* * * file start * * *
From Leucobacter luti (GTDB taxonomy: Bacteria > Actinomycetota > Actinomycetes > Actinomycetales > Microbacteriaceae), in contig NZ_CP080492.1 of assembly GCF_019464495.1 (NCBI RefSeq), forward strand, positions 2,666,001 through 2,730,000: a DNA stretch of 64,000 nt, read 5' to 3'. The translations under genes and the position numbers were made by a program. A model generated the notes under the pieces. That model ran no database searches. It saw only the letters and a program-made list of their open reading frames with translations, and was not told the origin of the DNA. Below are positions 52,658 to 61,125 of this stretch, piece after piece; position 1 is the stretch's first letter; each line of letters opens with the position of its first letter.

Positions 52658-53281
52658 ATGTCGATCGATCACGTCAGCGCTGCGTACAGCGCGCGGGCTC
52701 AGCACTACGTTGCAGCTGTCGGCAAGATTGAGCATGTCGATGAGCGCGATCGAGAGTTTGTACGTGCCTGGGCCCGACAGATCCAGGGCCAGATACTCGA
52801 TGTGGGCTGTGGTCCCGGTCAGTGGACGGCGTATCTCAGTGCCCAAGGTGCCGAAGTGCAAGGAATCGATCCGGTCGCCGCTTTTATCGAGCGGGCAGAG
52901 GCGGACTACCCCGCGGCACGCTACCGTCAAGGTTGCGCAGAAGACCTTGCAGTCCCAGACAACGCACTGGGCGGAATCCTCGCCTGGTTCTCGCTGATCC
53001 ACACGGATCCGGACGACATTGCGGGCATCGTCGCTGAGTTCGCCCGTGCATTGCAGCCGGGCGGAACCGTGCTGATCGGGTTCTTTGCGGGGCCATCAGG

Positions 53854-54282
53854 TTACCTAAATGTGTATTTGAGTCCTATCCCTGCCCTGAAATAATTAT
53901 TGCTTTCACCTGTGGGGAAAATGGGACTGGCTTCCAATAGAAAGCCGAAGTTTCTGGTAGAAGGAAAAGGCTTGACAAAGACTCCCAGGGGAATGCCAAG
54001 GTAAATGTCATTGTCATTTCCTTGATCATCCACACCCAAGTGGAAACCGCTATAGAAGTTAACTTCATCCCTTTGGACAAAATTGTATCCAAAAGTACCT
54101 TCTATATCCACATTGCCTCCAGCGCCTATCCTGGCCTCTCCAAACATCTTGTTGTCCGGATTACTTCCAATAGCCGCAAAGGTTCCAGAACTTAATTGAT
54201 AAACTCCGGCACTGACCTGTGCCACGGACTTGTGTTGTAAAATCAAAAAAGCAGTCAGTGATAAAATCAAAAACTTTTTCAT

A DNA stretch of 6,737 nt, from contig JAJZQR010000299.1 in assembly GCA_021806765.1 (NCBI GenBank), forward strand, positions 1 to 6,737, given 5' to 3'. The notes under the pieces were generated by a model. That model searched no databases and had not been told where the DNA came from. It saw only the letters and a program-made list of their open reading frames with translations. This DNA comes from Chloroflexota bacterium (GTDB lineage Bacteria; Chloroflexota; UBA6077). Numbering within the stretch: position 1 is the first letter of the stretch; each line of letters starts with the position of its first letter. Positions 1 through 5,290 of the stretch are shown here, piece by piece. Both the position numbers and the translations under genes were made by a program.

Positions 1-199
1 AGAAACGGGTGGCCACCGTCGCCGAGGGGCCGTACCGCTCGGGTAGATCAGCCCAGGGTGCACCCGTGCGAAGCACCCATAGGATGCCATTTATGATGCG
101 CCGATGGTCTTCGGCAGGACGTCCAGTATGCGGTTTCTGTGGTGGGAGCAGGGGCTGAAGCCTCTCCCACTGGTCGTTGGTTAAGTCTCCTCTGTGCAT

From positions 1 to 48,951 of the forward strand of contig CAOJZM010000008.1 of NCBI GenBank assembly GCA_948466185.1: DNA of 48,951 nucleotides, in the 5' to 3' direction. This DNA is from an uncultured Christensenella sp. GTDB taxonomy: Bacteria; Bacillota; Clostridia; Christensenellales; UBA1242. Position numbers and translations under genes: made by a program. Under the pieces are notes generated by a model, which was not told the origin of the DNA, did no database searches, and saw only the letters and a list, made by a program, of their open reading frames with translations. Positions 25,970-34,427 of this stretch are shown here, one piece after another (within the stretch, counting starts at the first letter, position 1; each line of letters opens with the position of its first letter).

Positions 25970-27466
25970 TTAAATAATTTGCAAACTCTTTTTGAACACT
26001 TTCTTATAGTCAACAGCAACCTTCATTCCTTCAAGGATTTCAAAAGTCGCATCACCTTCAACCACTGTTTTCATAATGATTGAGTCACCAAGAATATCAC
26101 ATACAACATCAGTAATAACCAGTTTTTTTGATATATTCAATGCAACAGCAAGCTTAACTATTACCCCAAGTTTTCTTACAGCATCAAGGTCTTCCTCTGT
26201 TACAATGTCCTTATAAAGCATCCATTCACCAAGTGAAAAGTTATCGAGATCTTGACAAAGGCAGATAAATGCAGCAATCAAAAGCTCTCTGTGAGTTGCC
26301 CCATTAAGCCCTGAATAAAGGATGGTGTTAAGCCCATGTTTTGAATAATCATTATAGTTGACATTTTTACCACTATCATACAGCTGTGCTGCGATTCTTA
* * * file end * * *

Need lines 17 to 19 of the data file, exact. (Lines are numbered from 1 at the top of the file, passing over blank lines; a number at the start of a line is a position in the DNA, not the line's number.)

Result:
101 CCGATGGTCTTCGGCAGGACGTCCAGTATGCGGTTTCTGTGGTGGGAGCAGGGGCTGAAGCCTCTCCCACTGGTCGTTGGTTAAGTCTCCTCTGTGCAT

From positions 1 to 48,951 of the forward strand of contig CAOJZM010000008.1 of NCBI GenBank assembly GCA_948466185.1: DNA of 48,951 nucleotides, in the 5' to 3' direction. This DNA is from an uncultured Christensenella sp. GTDB taxonomy: Bacteria; Bacillota; Clostridia; Christensenellales; UBA1242. Position numbers and translations under genes: made by a program. Under the pieces are notes generated by a model, which was not told the origin of the DNA, did no database searches, and saw only the letters and a list, made by a program, of their open reading frames with translations. Positions 25,970-34,427 of this stretch are shown here, one piece after another (within the stretch, counting starts at the first letter, position 1; each line of letters opens with the position of its first letter).

Positions 25970-27466